The Department of Energy awarded $3.3 million to seven cost-shared research and development (R&D) projects targeting new technologies that can help producers tap the 169-187 Tcf of deep gas deposits (greater than 15,000-20,000 feet beneath the earth’s surface) located in the United States.

To date, less than 1% of all wells drilled in the United States have penetrated below 15,000 feet, yet their production accounts for nearly 7% of domestic production. The National Petroleum Council in 2003 estimated that this share must rise to 12% by 2010 if the nation’s growing gas demand is to be met. DOE’s Deep Trek R&D funding project focuses on developing an integrated deep-drilling and deep-imaging system that will enable the economic recovery of an additional 100 Tcf of natural gas through 2020.

To date, DOE has awarded 12 Deep Trek projects totaling more than $31 million (with $10 million contributed by research partners) and is currently managing another seven projects focused on resource assessment and improved imaging technology for deep reservoirs.

These new R&D projects will focus on developing the advanced technologies needed to tackle drilling and production challenges posed by natural gas deposits lying more than 20,000 feet below the earth’s surface. At that depth, drillers encounter temperatures greater than 400 degrees F and pressures greater than 15,000 psi, as well as extremely hard rock and corrosive environments. The combination of such conditions stretches the limits of technical capabilities, often leading to increased risks and excessive equipment wear and failures. These circumstances also add up to sharp increases in well costs, DOE notes. With an ultra-deep well, the last 10% of the bore hole can account for 50% of the wells cost. Accordingly, with such high risks and costs, only the biggest and most promising of the deep gas prospects have been drilled.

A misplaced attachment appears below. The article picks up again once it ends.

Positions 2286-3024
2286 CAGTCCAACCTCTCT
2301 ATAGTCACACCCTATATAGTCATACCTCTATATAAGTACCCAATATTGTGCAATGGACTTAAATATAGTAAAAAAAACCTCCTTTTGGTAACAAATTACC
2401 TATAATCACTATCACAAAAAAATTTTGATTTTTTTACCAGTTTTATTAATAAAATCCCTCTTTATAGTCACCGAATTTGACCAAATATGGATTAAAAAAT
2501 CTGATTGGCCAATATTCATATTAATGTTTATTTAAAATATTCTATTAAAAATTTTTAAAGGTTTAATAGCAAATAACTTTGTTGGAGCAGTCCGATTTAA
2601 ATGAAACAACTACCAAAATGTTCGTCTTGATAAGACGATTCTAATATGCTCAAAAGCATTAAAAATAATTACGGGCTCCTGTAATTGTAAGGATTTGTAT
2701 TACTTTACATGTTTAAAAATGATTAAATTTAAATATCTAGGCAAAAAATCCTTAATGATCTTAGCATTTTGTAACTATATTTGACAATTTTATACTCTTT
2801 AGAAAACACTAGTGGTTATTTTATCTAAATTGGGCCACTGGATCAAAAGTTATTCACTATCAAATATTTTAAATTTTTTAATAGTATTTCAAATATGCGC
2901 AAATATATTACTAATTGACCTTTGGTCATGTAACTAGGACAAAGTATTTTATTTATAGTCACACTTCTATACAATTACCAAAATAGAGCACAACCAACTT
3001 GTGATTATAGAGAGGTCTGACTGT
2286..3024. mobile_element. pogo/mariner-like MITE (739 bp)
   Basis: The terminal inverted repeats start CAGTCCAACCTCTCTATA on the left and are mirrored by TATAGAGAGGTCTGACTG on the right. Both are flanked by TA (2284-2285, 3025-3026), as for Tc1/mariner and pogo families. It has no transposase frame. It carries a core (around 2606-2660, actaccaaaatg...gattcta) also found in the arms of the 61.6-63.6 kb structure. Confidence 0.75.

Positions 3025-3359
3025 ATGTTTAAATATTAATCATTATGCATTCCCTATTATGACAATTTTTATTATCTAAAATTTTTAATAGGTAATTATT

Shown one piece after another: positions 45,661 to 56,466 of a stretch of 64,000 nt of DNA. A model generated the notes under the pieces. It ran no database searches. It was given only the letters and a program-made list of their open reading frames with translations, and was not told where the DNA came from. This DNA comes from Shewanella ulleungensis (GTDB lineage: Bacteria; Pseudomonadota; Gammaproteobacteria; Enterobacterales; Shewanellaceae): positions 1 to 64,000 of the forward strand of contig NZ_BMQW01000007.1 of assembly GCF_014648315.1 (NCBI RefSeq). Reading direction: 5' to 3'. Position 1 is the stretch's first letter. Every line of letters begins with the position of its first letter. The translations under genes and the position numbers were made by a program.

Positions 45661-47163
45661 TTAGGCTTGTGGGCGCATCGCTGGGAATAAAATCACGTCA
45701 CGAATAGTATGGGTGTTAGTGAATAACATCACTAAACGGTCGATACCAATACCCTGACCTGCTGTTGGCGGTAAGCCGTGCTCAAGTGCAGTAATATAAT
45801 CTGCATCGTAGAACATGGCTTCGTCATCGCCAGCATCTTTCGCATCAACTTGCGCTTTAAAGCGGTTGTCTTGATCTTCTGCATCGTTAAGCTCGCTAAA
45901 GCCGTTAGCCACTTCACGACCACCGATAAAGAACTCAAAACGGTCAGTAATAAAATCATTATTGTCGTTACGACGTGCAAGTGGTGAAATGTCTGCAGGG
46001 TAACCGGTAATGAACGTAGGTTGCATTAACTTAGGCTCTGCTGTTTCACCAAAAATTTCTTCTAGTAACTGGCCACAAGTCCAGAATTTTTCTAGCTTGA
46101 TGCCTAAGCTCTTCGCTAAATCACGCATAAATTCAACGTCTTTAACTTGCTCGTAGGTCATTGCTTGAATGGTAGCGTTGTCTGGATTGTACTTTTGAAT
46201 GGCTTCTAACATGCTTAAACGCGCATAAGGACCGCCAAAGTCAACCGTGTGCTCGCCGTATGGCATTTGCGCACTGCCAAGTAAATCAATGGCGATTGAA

But as America’s shallower-depth conventional gas production continues a steady decline, the nation must turn increasingly to other gas sources to meet domestic demand. Given the amount of deep gas estimated to be in the U.S. — as much as 97% of the nation’s current total proven conventional natural gas reserves (192 Tcf) — it could be a very rewarding target.

The seven new projects selected include the following:

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